Whenever I do this, I am reminded that the only way I’m going to accomplish my desired outcome is through hard work and sacrifice over a long period of time.
When I focus on my why, I wake up every morning with a sense of purpose. I know why I am homeschooling, and I know what I need to do to be successful.
If educating your children is truly important to you, you must accept and embrace the hard work and sacrifice that goes along with it. There’re no shortcuts or magic bullets I am afraid.
When something is important, you’ll make time for it and you will be motivated to make it work.
If you’re struggling with consistency, start by going back to the basics and work your way back up.
2. Stop making excuses and procrastinating
Deep down most of us know when we are just making excuses or putting things off for no legitimate reason (aka procrastination).
The truth is if you keep postponing things, it’s never going to get done. Sure, maybe you can justify not doing lessons or teaching your kids for a day or two, but after a while it becomes harder to justify.
Yes, sometimes, stuff happens which makes it hard. You get sick, kids get sick, family members can get sick. Those are legitimate reasons for skipping school (but you can also have a plan for those unexpected events).
But what about things like: I’m not in the mood. I’m upset. Things are not working the way I want them to. I hate our curriculum. My daughter hates math and so on.
Are these valid reasons for your inconsistency or are they excuses?That’s a question only you can answer.
One of (if not the biggest) hurdle to consistency is procrastination. We all procrastinate, but when it becomes a bad habit or an integral part of your life,it’s time to do something about it.
3. Don’t be afraid to Pivot
Are you struggling with consistency because you feel pressured to keep using the same curriculum, textbook or whatever even when it isn’t working for you?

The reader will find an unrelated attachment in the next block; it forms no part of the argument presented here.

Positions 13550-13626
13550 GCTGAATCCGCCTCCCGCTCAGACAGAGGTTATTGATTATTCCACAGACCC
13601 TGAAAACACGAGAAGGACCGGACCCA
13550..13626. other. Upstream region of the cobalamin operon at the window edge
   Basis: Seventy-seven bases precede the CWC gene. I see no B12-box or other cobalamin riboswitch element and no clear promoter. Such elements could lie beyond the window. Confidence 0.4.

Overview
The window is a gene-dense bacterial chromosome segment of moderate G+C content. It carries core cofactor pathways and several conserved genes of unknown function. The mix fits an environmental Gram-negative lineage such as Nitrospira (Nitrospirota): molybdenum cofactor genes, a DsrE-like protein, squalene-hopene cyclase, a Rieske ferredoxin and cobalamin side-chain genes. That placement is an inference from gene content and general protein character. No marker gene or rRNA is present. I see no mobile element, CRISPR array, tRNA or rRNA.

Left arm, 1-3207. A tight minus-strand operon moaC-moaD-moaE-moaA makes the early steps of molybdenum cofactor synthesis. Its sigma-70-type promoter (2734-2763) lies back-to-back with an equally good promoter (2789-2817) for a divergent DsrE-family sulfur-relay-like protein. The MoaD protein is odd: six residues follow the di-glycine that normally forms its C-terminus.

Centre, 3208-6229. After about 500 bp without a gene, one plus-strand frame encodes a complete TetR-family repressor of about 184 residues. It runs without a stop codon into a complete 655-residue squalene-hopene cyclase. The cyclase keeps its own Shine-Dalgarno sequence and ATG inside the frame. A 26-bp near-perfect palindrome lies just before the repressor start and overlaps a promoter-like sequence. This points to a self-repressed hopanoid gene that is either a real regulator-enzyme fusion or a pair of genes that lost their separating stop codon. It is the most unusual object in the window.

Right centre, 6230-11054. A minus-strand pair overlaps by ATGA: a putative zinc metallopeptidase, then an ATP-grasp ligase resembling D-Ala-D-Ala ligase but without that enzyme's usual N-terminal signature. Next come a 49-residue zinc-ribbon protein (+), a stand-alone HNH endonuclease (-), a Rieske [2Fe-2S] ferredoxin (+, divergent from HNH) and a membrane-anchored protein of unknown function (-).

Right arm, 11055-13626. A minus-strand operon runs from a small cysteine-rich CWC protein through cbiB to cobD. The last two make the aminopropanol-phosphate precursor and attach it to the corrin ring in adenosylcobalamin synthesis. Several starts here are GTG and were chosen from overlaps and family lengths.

Here is your cue to let it go. Much of homeschooling is trial and error, so there’s no need to stay stuck.
When homeschooling becomes a battle or too much of a grind, ask yourself whether it’s time to pivot or change something. This is one of the ways to stay sane and consistent while homeschooling.
Is that language arts curriculum no longer working for you? Time to say good bye. Is Abeka no longer a good fit? Well, hello there Sonlight!
Please note that I’m not advocating wastefulness since I believe we ought to be good stewards of our resources. However, there are times when you can’t make something work no matter how hard you try.
When that happens, the only solution is to pivot. At least you know you tried.
Some things just aren’t a good fit for you,so instead of shirking your responsibility, it’s better to let that thing go.
I don’t like wasting a good book or curriculum, but there have been a few times when I had to just throw my hands up and try something else.
Here’s a tip for you before you pivot. Start small. Don’t try to change everything all at once. Once you master or have a grip on one thing, move on to the next. Start with the thing that will give you an instant win or make the biggest difference.
What’s important is for you to make changes so you can be more consistent.
4. Streamline your activities
Another reason many homeschool moms struggle to be consistent is a lack of time.
That’s why you need to streamline your activities. Take a close hard look at how and what you spend your time on. Get rid of anything you don’t need.
Keep only the things that are essential for your success. You can’t do all the things and your kids can’t do all the things.
Sometimes, less is more. Trim the number of lessons and subjects you do each day so lessons don’t drag on for too long.
Pare down the number of activities you and your kids are involved in. Your kids don’t need different curriculum or programs for each subject.
Many of us are over achievers.That’s our way of compensating for homeschooling. We are trying to get our kids ahead so we can brag to the naysayers. Instead we end up burned out and stressed!